Shattered Chain of Trust: Understanding Security Risks in Cross-Cloud IoT Access Delegation

Authors: 

Bin Yuan, School of Cyber Science and Engineering, Huazhong Univ. of Sci. & Tech., China; National Engineering Research Center for Big Data Technology and System, Cluster and Grid Computing Lab, Services Computing Technology and System Lab, and Big Data Security Engineering Research Center, Huazhong Univ. of Sci. & Tech., China; Shenzhen Huazhong University of Science and Technology Research Institute, China; Indiana University Bloomington; Yan Jia, School of Cyber Engineering, Xidian University, China; National Computer Network Intrusion Protection Center, University of Chinese Academy of Sciences, China; Indiana University Bloomington; Luyi Xing, Dongfang Zhao, and XiaoFeng Wang, Indiana University Bloomington; Deqing Zou, School of Cyber Science and Engineering, Huazhong Univ. of Sci. & Tech., China; National Engineering Research Center for Big Data Technology and System, Cluster and Grid Computing Lab, Services Computing Technology and System Lab, and Big Data Security Engineering Research Center, Huazhong Univ. of Sci. & Tech., China; Hai Jin, School of Computer Science and Technology, Huazhong Univ. of Sci. & Tech., China; National Engineering Research Center for Big Data Technology and System, Cluster and Grid Computing Lab, Services Computing Technology and System Lab, and Big Data Security Engineering Research Center, Huazhong Univ. of Sci. & Tech., China; Yuqing Zhang, National Computer Network Intrusion Protection Center, University of Chinese Academy of Sciences, China; School of Cyber Engineering, Xidian University, China

Abstract: 

IoT clouds facilitate the communication between IoT devices and users, and authorize users’ access to their devices. In this paradigm, an IoT device is usually managed under a particular IoT cloud designated by the device vendor, e.g., Philips bulbs are managed under Philips Hue cloud. Today’s mainstream IoT clouds also support device access delegation across different vendors (e.g., Philips Hue, LIFX, etc.) and cloud providers (e.g., Google, IFTTT, etc.): for example, Philips Hue and SmartThings clouds support to delegate device access to another cloud such as Google Home, so a user can manage multiple devices from different vendors all through Google Home. Serving this purpose are the IoT delegation mechanisms developed and utilized by IoT clouds, which we found are heterogeneous and ad-hoc in the wild, in the absence of a standardized delegation protocol suited for IoT environments. In this paper, we report the first systematic study on real-world IoT access delegation, based upon a semi-automatic verification tool we developed. Our study brought to light the pervasiveness of security risks in these delegation mechanisms, allowing the adversary (e.g., Airbnb tenants, former employees) to gain unauthorized access to the victim’s devices (e.g., smart locks) or impersonate the devices to trigger other devices. We confirmed the presence of critical security flaws in these mechanisms through end-to-end exploits on them, and further conducted a measurement study. Our research demonstrates the serious consequences of these exploits and the security implications of the practice today for building these mechanisms. We reported our findings to related parties, which acknowledged the problems. We further propose principles for developing more secure cross-cloud IoT delegation services, before a standardized solution can be widely deployed.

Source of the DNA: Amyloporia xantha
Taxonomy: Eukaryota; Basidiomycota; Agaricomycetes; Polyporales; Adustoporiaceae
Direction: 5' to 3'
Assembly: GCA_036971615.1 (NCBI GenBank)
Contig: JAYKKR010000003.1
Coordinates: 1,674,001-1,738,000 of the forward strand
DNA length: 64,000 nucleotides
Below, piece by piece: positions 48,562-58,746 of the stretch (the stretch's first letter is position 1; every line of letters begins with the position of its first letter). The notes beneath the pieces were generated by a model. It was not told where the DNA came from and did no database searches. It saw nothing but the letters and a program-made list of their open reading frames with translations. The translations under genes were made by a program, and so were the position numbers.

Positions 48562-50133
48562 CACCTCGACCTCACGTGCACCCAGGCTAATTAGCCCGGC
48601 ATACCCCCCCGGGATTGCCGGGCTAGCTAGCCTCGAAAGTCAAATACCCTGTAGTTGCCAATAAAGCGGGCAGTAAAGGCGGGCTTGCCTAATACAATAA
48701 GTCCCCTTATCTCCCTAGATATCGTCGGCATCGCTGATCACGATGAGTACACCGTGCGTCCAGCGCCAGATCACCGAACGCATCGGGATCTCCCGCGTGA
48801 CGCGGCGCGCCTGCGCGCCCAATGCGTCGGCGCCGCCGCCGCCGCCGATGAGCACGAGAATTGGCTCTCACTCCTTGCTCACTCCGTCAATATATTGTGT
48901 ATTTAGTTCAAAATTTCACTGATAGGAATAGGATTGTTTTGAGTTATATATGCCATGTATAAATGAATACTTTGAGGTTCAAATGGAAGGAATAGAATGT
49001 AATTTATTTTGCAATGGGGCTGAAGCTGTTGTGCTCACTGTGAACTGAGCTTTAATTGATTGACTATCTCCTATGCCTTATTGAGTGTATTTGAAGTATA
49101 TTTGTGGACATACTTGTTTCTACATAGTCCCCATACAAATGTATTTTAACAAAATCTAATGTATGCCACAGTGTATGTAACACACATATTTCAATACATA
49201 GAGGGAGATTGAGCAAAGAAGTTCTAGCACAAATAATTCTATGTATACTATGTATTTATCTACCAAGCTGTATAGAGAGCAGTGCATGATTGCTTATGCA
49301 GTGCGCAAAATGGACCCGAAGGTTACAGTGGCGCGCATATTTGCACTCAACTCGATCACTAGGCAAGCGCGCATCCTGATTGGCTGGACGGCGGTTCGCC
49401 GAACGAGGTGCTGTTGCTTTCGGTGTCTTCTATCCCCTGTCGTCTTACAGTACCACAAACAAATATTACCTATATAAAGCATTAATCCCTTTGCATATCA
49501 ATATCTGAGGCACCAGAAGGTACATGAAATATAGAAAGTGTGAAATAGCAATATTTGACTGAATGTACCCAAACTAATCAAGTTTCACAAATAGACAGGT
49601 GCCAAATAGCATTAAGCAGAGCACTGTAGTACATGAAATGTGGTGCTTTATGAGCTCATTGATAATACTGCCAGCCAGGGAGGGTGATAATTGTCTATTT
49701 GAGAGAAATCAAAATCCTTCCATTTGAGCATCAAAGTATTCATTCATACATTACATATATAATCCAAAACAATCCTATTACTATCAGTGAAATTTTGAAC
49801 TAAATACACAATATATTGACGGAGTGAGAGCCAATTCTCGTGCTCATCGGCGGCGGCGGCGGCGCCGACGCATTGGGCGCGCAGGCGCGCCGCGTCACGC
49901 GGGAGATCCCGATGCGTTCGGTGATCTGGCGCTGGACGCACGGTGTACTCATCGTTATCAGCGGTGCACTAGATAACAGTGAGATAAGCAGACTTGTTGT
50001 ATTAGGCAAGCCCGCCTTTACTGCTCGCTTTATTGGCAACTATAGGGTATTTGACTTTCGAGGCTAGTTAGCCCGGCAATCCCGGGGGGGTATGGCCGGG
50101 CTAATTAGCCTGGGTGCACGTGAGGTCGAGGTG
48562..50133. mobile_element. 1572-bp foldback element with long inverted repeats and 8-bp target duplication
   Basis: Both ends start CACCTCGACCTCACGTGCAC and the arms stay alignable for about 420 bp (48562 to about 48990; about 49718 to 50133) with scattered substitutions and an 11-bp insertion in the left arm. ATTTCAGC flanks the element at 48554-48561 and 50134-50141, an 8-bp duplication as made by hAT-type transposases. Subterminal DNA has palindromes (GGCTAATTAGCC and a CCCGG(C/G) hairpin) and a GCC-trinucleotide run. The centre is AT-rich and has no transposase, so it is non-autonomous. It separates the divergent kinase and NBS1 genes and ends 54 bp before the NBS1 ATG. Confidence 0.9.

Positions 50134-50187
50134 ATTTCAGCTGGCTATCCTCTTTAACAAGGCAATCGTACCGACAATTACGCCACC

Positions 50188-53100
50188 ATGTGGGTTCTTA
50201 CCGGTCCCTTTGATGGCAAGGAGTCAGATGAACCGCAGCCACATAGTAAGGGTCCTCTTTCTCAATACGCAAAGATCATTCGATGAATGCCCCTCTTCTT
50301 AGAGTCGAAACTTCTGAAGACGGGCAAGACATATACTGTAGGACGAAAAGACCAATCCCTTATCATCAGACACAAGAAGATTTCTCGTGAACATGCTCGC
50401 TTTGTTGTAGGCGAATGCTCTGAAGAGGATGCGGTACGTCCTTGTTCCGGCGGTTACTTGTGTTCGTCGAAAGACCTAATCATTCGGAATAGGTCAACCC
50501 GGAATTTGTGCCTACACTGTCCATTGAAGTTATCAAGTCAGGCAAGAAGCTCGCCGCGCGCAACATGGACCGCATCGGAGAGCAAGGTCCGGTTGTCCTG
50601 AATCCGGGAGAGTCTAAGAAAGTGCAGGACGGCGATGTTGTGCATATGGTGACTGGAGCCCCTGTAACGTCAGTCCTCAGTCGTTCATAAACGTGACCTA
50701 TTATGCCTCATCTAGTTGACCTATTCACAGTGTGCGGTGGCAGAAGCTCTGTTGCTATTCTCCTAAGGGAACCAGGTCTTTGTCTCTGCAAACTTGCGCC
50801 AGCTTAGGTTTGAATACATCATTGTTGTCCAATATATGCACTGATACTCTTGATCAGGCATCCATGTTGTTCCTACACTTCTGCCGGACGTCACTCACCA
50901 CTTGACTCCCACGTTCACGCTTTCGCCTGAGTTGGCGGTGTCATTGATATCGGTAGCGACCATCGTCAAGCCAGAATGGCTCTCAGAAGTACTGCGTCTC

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BibTeX
@inproceedings {255328,
author = {Bin Yuan and Yan Jia and Luyi Xing and Dongfang Zhao and XiaoFeng Wang and Yuqing Zhang},
title = {Shattered Chain of Trust: Understanding Security Risks in Cross-Cloud IoT Access Delegation},
booktitle = {29th {USENIX} Security Symposium ({USENIX} Security 20)},
year = {2020},
isbn = {978-1-939133-17-5},
pages = {1183--1200},
url = {https://www.usenix.org/conference/usenixsecurity20/presentation/yuan},
publisher = {{USENIX} Association},
month = aug,
}

Presentation Video